Noted functions of the first officer aboard a Federation starship were:
- Carrying out the decisions of the captain (TNG: "Gambit, Part II")
- Acting as the officer in charge of personnel (VOY: "Day of Honor")
- Managing the ship's resources, including systems allocation (TNG: "Lessons")
After the executive officer, command responsibilities passed down the chain from officer to officer as necessary in accordance with each officer's rank. It was common practice for a commanding officer to designate a second officer to take command if both the captain and first officer were unavailable or unable to perform their duties.
Discipline and respect of chain of command
When Captain Jonathan Archer reverse-imprinted on a group of Xindi-Insectoids, his increasingly unusual actions led some of his fellow officers to openly question or defy his orders. He relieved those officers and stated to Major J. Hayes that he needed officers who could respect the chain of command and follow orders. (ENT: "Hatchery")
Mutiny was an inherent violation of the chain of command, something that was not lost on Captain Philippa Georgiou when she ordered Commander Michael Burnham arrested for incapacitating her and attempting to order a preemptive strike on the Sarcophagus. (DIS: "Battle at the Binary Stars")
When Spock inquired to Dr. McCoy if he had noticed Captain Kirk acting strangely lately, McCoy replied, "the man on top walks a lonely street. The chain of command is often a noose." In response to McCoy's words, Spock told him to "spare me your philosophical metaphors." Spock then pointed out Kirk's transfer of Kevin Riley to engineering, and McCoy explained that "he's the captain, he can transfer whoever he pleases," adding "you can look that up in a hundred volumes of space regulations somewhere." (TOS: "The Conscience of the King")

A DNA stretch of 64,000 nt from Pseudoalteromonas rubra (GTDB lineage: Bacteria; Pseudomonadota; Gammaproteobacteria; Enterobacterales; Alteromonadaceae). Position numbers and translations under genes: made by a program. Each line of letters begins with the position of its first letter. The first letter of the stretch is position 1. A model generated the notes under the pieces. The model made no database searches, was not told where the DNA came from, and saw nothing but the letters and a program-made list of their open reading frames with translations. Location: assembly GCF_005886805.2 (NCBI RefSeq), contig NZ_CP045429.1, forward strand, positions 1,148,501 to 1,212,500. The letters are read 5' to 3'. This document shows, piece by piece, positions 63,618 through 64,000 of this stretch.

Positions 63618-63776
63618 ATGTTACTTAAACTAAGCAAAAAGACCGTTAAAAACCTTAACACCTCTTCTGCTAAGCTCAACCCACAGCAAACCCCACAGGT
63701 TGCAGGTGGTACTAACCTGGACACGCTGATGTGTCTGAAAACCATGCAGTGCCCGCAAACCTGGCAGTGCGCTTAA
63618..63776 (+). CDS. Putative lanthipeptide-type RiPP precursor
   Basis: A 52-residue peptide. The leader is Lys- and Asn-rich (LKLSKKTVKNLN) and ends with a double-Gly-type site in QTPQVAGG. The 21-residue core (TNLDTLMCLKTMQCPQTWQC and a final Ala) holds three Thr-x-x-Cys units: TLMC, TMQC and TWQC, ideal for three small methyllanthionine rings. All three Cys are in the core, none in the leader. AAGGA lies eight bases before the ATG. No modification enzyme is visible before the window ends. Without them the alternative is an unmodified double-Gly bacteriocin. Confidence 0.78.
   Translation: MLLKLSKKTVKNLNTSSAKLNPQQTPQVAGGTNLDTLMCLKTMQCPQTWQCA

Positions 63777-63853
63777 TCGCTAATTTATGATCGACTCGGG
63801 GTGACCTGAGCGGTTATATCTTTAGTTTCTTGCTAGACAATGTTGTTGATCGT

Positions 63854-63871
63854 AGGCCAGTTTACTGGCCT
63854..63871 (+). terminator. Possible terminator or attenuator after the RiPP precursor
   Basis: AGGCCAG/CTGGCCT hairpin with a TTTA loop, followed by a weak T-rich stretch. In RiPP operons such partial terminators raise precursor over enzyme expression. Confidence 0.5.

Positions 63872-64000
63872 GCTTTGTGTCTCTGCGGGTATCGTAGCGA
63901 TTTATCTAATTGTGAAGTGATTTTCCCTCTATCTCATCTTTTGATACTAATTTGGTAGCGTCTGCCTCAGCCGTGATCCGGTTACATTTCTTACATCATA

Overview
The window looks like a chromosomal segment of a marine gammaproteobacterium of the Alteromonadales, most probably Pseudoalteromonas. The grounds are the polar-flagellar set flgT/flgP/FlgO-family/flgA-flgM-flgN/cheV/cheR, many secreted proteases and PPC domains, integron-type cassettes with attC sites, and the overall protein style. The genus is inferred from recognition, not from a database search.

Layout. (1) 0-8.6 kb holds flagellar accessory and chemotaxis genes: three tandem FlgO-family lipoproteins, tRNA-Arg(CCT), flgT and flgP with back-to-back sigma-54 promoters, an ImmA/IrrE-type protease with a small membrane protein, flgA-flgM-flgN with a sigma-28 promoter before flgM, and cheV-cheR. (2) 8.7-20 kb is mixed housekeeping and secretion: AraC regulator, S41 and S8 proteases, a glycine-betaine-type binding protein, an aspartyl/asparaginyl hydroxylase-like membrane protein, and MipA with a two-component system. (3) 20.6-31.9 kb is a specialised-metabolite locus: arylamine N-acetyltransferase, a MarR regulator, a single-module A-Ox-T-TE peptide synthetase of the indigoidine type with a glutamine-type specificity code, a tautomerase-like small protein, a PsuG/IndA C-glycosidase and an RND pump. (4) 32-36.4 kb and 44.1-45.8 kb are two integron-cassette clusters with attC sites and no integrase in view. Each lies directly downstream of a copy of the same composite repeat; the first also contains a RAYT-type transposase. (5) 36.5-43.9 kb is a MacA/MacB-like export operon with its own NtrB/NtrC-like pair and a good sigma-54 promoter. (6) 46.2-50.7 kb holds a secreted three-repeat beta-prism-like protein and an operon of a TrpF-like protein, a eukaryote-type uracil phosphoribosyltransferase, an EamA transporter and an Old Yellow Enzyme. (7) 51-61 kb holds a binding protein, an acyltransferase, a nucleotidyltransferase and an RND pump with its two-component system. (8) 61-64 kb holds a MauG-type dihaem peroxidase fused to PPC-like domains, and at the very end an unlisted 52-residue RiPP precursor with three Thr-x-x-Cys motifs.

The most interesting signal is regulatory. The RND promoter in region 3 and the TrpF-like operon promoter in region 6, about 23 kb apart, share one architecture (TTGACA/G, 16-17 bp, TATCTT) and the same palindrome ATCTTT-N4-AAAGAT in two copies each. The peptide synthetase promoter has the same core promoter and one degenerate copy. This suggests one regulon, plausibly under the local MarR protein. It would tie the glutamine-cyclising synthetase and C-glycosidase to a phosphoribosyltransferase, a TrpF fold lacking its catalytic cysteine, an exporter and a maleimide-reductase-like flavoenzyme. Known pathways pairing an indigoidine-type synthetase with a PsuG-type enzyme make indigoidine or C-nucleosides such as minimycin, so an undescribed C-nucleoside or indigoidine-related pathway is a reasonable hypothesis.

Maintaining discipline within this structure was important. In 2286, the Human President of the United Federation of Planets felt sure that Admiral Kirk, who faced a sole remaining charge of "disobeying orders of a superior officer", knew how necessary maintaining discipline was. Kirk concurred, leading the president to demote him to his preferred rank of captain. (Star Trek IV: The Voyage Home)
During Ensign Mendon's 2365 stint aboard the USS Enterprise-D as part of the Officer Exchange Program, he became aware of several procedural items that could make the operation of the starship's bridge more efficient, and requested to share them with Captain Jean-Luc Picard directly. Picard informed him that the chain of command was employed on the Enterprise, and therefore the Benzite should report to Lieutenant Worf. When the ensign apologized, Picard waved his actions off, saying Starfleet should have made that clearer to him when he was assigned to participate in the program. (TNG: "A Matter Of Honor")
Benjamin Sisko learned many things from Captain Leyton aboard the USS Okinawa, including that "a good officer has to respect the chain of command." Leyton believed that without it "Starfleet would cease to function and we wouldn't stand a chance against our enemies." (DS9: "Paradise Lost")